“BLM’s ridiculously biased ‘appropriate management level’ always favors commercial livestock grazing and the extractive industry over wild horses and burros on public land,” explains Novak. “The State of Wyoming and the BLM are trying to blow away the 1971 Protection Act wherein wild horses and burros should receive primary but not exclusive use of designated areas on public land. Just follow the money to understand why they don’t like wild horses.”
Priscilla Feral, President of Friends of Animals states, “When wild horses don’t seem useful to the BLM, they’re resented. Rounded up. Sterilized. Killed or otherwise displaced. In contrast, cows and sheep owned by large corporations and hobby ranchers are seen as having a dollar value, so ranchers are relieved from having to compete over water and grasslands with horses. Since horses are not hamburgers, Wyoming and the BLM want them gone. People don’t want this madness anymore.”
FoA and Protect Mustangs oppose all removals of wild horses and believe the AMLs set for the Herd Management Areas in Wyoming are too low, outdated and do not accurately reflect the number of wild horses that are needed to maintain genetic viability to prevent extinction and to create a thriving natural ecological balance in the state.
“The American public is outraged because elected officials aren’t doing anything to stop cruel roundups and sterilization experiments on our native wild horses,” says Novak. “It’s disgusting and shameful. Risky drugs like PZP and other forms of sterilization are a sham at this point because there aren’t enough wild horses left on millions of acres of public land.”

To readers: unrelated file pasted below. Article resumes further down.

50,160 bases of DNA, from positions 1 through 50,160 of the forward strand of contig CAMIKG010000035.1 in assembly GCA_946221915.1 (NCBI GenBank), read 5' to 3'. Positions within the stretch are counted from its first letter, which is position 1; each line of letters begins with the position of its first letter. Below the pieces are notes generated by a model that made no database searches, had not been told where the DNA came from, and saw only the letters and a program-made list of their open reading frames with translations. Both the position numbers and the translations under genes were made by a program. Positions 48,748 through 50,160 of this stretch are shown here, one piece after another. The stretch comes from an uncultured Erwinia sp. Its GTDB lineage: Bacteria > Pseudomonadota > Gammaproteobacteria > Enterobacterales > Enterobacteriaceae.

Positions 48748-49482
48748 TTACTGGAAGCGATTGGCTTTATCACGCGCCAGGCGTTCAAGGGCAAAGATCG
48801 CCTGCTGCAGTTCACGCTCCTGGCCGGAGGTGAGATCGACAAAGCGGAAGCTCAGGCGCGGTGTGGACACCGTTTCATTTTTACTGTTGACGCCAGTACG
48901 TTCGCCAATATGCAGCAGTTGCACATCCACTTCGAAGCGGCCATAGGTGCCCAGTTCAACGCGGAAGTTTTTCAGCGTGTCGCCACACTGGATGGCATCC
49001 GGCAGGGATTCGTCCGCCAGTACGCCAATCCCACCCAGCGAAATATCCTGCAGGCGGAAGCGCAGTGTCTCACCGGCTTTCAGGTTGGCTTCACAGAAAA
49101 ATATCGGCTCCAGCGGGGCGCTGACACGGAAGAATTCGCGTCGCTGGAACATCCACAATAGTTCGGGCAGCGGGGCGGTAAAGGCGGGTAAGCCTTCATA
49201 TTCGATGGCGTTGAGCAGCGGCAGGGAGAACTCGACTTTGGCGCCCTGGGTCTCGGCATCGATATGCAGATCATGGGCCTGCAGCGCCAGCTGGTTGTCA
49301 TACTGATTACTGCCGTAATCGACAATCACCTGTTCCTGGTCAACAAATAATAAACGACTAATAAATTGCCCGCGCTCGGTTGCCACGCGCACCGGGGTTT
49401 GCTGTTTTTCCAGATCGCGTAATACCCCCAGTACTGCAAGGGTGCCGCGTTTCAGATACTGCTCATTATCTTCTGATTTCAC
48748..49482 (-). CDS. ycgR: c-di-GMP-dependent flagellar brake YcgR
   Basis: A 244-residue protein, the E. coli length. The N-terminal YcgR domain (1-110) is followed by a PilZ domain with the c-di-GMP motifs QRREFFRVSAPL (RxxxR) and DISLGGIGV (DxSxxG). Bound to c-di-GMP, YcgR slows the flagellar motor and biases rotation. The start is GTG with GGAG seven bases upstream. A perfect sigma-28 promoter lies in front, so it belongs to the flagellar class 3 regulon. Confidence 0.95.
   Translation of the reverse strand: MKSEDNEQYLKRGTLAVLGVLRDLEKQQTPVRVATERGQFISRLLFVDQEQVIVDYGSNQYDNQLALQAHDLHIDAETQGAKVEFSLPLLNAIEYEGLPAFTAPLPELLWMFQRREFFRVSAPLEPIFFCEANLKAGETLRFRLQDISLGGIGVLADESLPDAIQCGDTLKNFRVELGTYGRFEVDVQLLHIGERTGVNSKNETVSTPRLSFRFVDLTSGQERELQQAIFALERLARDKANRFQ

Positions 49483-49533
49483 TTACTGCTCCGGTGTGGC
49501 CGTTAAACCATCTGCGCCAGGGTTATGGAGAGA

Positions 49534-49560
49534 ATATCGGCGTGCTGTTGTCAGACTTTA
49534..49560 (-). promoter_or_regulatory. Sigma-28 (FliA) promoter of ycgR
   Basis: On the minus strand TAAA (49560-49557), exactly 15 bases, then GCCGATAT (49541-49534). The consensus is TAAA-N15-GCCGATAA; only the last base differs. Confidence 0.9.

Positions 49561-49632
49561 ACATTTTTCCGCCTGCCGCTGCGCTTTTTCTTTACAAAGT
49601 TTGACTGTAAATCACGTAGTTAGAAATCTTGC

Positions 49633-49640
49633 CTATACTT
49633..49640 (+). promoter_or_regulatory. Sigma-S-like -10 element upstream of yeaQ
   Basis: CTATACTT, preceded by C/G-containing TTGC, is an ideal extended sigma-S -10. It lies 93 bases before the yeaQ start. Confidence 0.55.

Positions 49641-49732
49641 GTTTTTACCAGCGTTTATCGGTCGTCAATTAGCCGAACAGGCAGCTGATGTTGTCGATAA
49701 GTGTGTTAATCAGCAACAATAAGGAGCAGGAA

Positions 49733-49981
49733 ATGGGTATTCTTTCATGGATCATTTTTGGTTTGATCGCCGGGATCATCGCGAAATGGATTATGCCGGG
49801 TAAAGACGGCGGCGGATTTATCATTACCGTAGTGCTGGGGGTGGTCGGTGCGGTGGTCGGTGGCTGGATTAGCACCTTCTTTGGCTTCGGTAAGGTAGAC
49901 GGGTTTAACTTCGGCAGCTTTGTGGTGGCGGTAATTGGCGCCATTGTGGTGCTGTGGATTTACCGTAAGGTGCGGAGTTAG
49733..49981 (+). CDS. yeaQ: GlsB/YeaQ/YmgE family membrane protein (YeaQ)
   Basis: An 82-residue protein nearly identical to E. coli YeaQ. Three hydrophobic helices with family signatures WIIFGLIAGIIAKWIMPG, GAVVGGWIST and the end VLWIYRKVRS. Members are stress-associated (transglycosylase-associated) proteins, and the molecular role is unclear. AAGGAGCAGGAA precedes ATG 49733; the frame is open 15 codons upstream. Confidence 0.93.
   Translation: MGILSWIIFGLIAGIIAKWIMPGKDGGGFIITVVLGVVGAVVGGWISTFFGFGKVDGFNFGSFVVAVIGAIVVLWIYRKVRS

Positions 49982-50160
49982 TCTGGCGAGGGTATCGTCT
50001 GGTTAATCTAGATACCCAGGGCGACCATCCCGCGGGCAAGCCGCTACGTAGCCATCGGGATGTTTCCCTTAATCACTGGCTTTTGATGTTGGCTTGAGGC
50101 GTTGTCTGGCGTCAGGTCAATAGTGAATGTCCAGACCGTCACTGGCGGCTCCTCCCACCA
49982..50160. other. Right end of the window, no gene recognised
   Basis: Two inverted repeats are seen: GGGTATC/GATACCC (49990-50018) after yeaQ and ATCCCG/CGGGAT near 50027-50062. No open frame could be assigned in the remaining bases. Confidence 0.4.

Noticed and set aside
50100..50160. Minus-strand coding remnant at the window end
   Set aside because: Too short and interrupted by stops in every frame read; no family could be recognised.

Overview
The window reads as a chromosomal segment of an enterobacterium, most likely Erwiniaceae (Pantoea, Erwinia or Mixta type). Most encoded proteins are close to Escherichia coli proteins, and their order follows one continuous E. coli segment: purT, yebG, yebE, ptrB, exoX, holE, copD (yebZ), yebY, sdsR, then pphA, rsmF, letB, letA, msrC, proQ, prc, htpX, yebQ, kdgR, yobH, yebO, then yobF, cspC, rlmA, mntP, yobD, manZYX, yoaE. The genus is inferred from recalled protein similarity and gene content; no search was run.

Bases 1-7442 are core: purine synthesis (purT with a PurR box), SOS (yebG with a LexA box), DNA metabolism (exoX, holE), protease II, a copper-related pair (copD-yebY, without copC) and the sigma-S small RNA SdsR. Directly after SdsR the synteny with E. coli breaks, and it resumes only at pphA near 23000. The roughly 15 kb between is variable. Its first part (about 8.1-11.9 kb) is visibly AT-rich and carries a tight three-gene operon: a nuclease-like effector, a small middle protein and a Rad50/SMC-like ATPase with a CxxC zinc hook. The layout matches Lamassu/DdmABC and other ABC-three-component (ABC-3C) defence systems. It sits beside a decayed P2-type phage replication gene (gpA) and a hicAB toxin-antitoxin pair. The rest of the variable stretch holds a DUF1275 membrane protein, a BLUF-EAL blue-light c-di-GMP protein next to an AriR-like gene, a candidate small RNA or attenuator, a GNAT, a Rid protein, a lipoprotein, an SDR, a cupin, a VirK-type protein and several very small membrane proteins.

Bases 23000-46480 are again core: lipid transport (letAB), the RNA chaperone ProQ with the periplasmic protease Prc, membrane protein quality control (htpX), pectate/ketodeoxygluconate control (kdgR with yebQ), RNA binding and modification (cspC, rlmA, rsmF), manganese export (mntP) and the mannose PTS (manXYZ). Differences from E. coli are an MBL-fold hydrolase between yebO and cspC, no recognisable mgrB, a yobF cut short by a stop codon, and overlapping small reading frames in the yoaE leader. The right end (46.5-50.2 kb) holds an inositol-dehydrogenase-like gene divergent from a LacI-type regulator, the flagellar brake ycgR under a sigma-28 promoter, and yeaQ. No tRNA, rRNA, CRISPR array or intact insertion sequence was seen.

Novak pointed out that according to the National Academy of Sciences’ 2013 report, there is “no evidence” of overpopulation.
“Wild horses must be protected in Wyoming,” states Craig Downer, wildlife biologist based in Nevada, author and member of Protect Mustangs. “They restore the ecosystem as a deeply rooted native in North America with a unique niche that helps other species thrive.”
Links of interest™:
Wyoming sues feds claiming too many horses (AP) http://www.sfgate.com/news/science/article/Wyoming-sues-feds-claiming-too-many-wild-horses-5943755.php
Appropriate Management Level (National Academy of Sciences) http://www.nap.edu/openbook.php?record_id=13511&page=195
Feds’ cruel roundups https://www.youtube.com/watch?v=yF49csCB9qM
Livestock grazing (Center for Biological Diversity) http://www.biologicaldiversity.org/programs/public_lands/grazing/
Genetic viability (Wikipedia) http://en.wikipedia.org/wiki/Genetic_viability
The Horse and Burro as Positively Contributing Returned Natives in North America (Craig Downer) http://www.sciencepublishinggroup.com/journal/paperinfo.aspx?journalid=118&doi=10.11648/j.ajls.20140201.12
Friends of Animals, an international animal protection organization founded in 1957, advocates for the rights of animals, free-living and domestic around the world. www.friendsofanimals.org
Protect Mustangs is a nonprofit organization who protects and preserves native and wild horses. www.ProtectMustangs.org